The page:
Forms of Faith: Lollardy and Late Medieval Textual Culture
This cluster of essays explores the mutual imbrication of textual form(s) and spiritual formation in Middle English religious writing, within and beyond identifiably lollard contexts. The introduction characterizes textual form as inherently productive, shaping not only discourses but the feelings, thoughts, and lives of readers. Considering codicological as well as linguistic structures, ideological production as well as aesthetic theory, the accompanying essays explore both the mechanisms by which textual form is translated into spiritual formation, and also the forms of living and Christian community that late medieval writers sought to construct. With their focus on lollard writings, the essays examine forms that may not call attention to themselves as such, within works commonly treated as peripheral to Middle English literary study. Often seen as formally minimalist or even anti-formal, lollard writings have generally been mined for their views rather than studied for their textual or rhetorical shapes. Yet for lollards, as for other medieval writers, form and content, aesthetics and instrumentality, are fundamentally intertwined and ultimately inseparable. Analyses of biblical commentary, sermons, prayer, and spiritual guides reveal how lollards gave new shape to Christian discourse and practice, while illuminating literary dynamics central to late medieval textual culture as a whole.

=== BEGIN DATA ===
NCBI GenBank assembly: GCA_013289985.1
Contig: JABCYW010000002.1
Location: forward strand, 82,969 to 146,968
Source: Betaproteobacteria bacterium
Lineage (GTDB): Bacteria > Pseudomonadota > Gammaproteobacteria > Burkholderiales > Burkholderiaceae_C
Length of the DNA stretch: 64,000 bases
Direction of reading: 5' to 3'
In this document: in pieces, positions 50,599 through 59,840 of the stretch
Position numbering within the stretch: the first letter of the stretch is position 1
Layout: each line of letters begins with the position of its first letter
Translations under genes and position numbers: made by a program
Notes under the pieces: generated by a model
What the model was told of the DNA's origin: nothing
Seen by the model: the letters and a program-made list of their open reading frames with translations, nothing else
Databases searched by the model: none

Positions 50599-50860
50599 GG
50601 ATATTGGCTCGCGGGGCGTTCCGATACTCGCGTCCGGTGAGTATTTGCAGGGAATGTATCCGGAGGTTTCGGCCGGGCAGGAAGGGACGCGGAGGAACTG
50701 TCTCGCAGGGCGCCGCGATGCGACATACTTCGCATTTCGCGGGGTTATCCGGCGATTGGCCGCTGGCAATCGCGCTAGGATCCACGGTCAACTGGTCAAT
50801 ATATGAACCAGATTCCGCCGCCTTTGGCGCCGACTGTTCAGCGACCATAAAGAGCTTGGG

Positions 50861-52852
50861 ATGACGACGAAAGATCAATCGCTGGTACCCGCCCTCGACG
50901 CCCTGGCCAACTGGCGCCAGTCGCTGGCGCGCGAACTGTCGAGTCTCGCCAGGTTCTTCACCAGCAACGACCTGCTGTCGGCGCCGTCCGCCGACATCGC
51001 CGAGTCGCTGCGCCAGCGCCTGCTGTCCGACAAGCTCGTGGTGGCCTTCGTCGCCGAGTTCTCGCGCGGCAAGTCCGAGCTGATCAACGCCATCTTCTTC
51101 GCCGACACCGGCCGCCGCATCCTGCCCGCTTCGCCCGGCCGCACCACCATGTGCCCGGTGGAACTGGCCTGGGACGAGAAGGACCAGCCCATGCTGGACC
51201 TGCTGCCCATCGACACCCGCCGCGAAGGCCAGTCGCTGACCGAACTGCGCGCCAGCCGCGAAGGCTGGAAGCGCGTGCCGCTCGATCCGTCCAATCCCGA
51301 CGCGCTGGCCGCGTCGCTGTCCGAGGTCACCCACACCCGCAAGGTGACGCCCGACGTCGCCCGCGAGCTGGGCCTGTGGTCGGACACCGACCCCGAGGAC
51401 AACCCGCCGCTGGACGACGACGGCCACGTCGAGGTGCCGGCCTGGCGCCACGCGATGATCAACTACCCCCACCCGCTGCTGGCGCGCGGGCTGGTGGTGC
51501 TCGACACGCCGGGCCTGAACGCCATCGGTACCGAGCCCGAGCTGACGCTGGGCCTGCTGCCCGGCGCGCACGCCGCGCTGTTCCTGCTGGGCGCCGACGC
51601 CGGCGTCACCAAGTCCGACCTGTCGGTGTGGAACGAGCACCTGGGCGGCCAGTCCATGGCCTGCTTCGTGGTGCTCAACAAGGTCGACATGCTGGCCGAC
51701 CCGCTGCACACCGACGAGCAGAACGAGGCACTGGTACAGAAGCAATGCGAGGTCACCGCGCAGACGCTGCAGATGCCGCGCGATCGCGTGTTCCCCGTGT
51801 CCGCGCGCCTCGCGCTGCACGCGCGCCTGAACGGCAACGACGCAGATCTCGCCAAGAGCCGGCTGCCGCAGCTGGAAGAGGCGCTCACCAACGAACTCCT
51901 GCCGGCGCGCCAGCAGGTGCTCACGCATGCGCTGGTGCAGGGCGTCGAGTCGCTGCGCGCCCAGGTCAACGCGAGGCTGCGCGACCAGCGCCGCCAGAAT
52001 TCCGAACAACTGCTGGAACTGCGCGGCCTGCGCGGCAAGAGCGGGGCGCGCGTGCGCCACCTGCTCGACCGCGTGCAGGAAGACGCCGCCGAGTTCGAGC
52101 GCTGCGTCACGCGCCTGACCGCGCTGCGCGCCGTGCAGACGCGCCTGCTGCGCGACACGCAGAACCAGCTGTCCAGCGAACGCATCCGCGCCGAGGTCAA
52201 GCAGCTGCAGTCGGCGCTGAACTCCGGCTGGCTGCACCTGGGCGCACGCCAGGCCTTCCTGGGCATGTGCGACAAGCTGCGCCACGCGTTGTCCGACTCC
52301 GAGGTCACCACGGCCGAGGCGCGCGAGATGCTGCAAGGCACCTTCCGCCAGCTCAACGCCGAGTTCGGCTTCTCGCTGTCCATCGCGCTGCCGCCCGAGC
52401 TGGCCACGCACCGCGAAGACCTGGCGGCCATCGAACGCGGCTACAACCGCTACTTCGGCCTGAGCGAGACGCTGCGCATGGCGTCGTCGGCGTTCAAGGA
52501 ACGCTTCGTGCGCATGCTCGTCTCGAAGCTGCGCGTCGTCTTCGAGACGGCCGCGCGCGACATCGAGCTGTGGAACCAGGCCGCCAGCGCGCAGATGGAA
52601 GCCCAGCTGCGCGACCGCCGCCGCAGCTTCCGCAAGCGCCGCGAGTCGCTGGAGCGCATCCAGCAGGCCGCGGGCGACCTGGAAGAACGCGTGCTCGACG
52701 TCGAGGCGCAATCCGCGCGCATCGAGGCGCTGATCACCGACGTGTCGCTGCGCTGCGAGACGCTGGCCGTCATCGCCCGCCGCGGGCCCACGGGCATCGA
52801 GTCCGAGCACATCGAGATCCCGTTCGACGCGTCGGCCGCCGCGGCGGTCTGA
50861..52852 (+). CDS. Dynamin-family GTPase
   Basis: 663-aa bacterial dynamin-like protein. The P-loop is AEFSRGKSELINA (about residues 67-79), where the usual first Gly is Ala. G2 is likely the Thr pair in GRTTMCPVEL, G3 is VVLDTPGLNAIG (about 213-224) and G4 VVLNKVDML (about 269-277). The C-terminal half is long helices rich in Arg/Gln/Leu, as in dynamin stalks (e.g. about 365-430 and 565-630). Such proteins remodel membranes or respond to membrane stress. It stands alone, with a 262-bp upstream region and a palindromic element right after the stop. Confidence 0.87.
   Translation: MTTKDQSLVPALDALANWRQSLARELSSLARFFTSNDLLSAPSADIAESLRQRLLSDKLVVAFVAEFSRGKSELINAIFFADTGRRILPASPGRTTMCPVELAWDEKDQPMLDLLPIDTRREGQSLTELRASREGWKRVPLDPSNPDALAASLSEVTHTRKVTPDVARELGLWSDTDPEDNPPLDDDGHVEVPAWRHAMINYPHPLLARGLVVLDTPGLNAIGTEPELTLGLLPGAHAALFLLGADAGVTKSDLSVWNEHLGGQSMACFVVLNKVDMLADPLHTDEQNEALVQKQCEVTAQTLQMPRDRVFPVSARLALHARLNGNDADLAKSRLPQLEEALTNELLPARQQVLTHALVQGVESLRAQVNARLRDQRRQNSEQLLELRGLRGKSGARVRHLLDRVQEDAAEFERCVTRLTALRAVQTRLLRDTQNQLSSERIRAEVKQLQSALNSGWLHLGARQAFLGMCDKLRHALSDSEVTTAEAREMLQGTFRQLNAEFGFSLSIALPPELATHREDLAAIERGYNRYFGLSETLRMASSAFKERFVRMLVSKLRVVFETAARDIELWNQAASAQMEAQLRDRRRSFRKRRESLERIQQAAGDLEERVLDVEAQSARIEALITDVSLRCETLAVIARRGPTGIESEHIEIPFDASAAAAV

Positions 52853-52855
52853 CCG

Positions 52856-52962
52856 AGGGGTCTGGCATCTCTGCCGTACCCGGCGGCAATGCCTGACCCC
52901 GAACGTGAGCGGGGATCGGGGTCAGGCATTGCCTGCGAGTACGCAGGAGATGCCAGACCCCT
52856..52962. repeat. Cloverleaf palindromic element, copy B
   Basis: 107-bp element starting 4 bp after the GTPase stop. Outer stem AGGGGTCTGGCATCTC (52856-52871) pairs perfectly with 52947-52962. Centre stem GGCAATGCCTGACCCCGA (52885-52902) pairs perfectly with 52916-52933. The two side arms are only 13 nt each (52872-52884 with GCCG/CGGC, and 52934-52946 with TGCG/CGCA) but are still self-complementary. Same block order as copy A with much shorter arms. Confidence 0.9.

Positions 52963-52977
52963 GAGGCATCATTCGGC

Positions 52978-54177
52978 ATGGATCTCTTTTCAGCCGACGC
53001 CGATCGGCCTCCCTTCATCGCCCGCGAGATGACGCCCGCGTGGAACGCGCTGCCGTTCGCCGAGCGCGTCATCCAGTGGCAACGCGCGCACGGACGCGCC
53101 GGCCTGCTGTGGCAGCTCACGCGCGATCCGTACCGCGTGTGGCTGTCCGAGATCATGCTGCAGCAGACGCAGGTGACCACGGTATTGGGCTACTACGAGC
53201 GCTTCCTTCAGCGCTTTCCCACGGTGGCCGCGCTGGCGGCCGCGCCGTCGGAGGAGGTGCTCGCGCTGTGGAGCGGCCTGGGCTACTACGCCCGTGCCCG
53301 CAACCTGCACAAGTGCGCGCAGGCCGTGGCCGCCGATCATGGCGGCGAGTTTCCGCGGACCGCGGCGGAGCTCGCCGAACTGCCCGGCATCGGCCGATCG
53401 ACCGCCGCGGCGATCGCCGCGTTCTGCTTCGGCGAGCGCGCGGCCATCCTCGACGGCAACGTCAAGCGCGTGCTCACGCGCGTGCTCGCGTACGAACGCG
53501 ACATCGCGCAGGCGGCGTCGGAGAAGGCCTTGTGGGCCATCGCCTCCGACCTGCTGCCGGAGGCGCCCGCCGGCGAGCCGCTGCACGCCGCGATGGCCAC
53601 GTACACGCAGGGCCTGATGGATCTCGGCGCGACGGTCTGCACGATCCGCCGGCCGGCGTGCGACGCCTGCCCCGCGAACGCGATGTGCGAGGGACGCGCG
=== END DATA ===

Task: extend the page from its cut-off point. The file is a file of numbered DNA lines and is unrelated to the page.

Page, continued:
This bibliography contains individual entries for all the essays in this cluster.